Care for a Coffee?

by Raneem Taleb-Agha (United States of America)

Making a local connection Colombia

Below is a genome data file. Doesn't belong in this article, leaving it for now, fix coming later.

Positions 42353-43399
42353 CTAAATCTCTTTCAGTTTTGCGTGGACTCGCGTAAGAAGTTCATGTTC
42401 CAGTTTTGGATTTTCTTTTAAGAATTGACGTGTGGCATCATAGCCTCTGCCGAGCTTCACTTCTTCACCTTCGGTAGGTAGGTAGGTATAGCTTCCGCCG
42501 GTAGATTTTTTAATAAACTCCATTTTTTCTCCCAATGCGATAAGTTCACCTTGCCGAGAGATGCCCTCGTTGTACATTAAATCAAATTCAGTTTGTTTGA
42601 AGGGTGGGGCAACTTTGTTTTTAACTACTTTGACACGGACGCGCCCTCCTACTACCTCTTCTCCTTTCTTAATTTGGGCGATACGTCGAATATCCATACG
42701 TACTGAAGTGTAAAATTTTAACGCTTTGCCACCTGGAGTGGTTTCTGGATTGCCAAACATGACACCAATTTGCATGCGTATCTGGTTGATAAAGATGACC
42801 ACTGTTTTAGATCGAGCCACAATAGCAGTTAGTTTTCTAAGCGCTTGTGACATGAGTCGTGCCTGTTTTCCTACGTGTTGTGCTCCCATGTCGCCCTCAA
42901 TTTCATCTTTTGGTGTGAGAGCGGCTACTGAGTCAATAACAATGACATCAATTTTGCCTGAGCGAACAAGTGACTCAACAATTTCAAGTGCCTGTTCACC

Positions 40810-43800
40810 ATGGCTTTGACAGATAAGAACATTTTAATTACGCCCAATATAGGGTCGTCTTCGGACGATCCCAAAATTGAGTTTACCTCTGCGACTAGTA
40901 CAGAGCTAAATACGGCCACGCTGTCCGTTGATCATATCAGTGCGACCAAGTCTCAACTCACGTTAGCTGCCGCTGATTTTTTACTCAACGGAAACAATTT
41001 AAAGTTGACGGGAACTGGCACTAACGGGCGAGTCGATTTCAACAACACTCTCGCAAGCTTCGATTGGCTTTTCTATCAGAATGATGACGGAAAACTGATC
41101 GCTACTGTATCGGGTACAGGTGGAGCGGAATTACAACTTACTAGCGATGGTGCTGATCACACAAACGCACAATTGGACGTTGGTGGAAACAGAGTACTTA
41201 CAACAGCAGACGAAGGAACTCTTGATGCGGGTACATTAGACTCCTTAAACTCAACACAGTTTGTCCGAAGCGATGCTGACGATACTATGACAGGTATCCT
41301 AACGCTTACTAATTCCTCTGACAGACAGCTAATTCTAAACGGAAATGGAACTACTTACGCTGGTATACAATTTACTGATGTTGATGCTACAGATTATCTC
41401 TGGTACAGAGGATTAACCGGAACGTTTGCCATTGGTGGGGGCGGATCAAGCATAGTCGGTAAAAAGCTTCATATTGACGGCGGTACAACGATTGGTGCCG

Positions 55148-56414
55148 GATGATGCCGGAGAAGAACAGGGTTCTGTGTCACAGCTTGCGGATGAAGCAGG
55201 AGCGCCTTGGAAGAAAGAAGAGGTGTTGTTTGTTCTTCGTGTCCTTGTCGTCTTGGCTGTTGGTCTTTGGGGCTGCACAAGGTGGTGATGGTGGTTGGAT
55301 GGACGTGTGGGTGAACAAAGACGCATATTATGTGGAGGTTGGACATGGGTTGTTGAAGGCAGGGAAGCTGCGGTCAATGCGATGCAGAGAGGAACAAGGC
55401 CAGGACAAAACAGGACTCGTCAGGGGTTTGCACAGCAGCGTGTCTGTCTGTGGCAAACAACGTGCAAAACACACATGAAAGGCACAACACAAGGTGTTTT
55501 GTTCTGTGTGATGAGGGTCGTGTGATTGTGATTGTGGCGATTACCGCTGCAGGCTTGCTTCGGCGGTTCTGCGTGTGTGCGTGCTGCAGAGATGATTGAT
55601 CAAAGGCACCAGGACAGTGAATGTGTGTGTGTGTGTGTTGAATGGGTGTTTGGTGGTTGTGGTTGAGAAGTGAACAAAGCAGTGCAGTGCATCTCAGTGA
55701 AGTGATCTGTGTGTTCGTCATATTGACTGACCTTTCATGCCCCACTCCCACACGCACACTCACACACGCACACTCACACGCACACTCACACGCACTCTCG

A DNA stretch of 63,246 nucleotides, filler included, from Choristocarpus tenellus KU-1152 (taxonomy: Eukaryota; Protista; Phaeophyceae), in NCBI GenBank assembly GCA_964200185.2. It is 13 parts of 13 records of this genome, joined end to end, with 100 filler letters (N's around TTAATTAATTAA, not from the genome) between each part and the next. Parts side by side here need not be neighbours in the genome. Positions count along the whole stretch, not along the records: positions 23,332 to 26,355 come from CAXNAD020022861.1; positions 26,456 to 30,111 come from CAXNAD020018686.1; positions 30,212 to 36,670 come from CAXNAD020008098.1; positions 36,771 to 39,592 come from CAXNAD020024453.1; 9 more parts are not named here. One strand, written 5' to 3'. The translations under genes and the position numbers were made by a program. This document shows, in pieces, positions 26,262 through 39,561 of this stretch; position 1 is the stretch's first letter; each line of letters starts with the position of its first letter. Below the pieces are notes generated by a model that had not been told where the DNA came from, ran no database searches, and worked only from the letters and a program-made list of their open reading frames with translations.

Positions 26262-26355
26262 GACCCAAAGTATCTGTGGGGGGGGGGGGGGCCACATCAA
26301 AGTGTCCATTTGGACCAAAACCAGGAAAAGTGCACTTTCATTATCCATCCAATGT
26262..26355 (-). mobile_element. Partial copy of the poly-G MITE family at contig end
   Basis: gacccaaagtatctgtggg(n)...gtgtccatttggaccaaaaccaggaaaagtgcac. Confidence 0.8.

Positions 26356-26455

“So where in the United States are you from?” he asked me, pouring coffee into a white porcelain cup. Don Carlos was an enigma--his sombrero, mud-splattered jeans and knee-length rubber boots said campesino, or rural farmer, but the artfully placed coffee sacks around his shop, the spotless Chemex in his hand, and the single-origin coffee he was pouring said third-wave coffee barista. A town near San Francisco, I told him. “Is it called Daly City?” I was shocked--how did he know what Daly City was? After all, it wasn’t exactly on the San Francisco tourist circuit, and we were in a small town in Colombia's coffee region, far from the bustling traffic of the Bay Area. I asked him if he had ever been. “No, but my brother has lived there for the past 18 years.” Colombia wasn't as safe back then--the guerilla had an active presence in the region--and his brother, just 17 years-old at the time, decided that life there wasn’t for him and left for the US. His brother got a job working as a driver in California, and Don Carlos worked as a repairman through Colombia's various political changes. After saving enough money, he bought a small plot of land and starting planting coffee. At first he sold the dried, raw beans to a co-op that later toasted(i.e. burned) and exported the beans to the US, but he later realized he could make better-tasting coffee, and better profits, by producing the coffee himself. After a couple of years, he opened Cafe La Floresta, where he now serves coffee that is grown, picked, dried, toasted and brewed by himself and a small team of workers. He employs mostly women--widows and uneducated young mothers--and pays them better than they could get at another farm. I asked him, quite hopefully, if he would ever consider expanding his business or selling his coffee outside of Colombia. Unnervingly sweet and fruity, it was unlike any other coffee I had tried. I didn't want this to be my last taste. "I don't want to," he said with a sly smile. "I want my brother to come visit me." When I got back home to San Francisco, my backpack was a 2 pounds heavier than it had been when I left. Sergio, Don Carlos' brother, came to meet me at my house. He was younger, but had the determined eyes, the same smile. When I handed him the coffee, he pressed the bag against his nose and took a whiff. "Ah," he sighed with a smile on his face. "It smells like home."